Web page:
Getting a divorce is almost never an easy process, but there are some factors that can significantly complicate these situations. Issues related to the division of marital property can often lead to contentious disputes between spouses.
Both parties may have concerns about whether they will be able to keep items that are important to them and whether they will have the financial resources to meet their ongoing needs. When a family business is involved, this process can become even more complicated.
Family Business and the Impact of Divorce
If you are going through a divorce, and you and/or your spouse own a stake in a family business, it is important to understand the legal issues that may affect you.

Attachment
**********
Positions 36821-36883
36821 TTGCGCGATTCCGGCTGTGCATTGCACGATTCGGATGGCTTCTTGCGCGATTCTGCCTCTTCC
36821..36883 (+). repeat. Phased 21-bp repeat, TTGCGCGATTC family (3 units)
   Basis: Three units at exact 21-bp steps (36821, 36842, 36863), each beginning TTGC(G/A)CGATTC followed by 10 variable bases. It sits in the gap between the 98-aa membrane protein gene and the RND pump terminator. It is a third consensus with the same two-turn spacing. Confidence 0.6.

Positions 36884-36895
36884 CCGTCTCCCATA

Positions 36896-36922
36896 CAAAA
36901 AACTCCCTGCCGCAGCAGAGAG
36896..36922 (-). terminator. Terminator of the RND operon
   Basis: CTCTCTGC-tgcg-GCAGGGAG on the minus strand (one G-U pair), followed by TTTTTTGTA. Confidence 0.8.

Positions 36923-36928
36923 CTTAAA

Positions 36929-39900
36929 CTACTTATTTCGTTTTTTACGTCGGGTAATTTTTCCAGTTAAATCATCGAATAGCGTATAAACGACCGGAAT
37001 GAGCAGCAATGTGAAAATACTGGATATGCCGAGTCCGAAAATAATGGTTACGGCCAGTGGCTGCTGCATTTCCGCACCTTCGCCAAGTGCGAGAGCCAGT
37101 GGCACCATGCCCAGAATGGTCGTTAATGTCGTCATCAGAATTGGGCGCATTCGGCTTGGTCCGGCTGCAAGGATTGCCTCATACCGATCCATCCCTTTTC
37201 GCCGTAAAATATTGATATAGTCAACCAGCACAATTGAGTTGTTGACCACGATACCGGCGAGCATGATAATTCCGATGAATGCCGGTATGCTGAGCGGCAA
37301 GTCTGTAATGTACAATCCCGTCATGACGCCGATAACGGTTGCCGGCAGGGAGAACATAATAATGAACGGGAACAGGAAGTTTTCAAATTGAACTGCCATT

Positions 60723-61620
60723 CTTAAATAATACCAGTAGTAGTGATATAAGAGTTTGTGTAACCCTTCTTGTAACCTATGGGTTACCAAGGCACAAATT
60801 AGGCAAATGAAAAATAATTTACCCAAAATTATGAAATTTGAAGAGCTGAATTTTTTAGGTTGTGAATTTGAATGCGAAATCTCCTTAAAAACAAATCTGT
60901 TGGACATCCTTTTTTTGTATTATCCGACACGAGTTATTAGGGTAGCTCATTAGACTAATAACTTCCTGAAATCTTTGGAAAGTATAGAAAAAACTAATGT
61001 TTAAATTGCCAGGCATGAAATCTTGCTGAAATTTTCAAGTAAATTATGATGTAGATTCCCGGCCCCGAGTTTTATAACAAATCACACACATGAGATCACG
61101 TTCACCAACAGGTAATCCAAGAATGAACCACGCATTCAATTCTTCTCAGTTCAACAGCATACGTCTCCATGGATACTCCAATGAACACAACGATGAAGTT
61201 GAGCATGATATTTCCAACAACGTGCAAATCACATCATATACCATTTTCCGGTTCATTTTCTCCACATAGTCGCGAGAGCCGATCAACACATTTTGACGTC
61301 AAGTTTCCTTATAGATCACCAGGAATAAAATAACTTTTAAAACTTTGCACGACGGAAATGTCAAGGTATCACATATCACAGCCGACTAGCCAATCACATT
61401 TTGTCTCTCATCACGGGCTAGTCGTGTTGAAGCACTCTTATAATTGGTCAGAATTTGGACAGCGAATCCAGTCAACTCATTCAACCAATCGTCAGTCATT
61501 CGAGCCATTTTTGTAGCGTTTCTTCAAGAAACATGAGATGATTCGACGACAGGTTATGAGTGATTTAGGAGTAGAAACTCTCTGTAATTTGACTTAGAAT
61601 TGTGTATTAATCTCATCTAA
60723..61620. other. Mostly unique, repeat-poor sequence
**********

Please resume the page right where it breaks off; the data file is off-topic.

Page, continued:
Business Assets and Liabilities: Marital or Separate?
The first step in understanding how your divorce will affect a family business is to determine which assets and liabilities are considered to be marital property. In general, if a business was founded while you were married, it will be considered a marital asset, and ownership of the business will need to be addressed during your divorce. If either you or your spouse were a business owner before getting married, the business will usually be considered separate property, and the original owner will most likely be able to retain sole ownership of the company.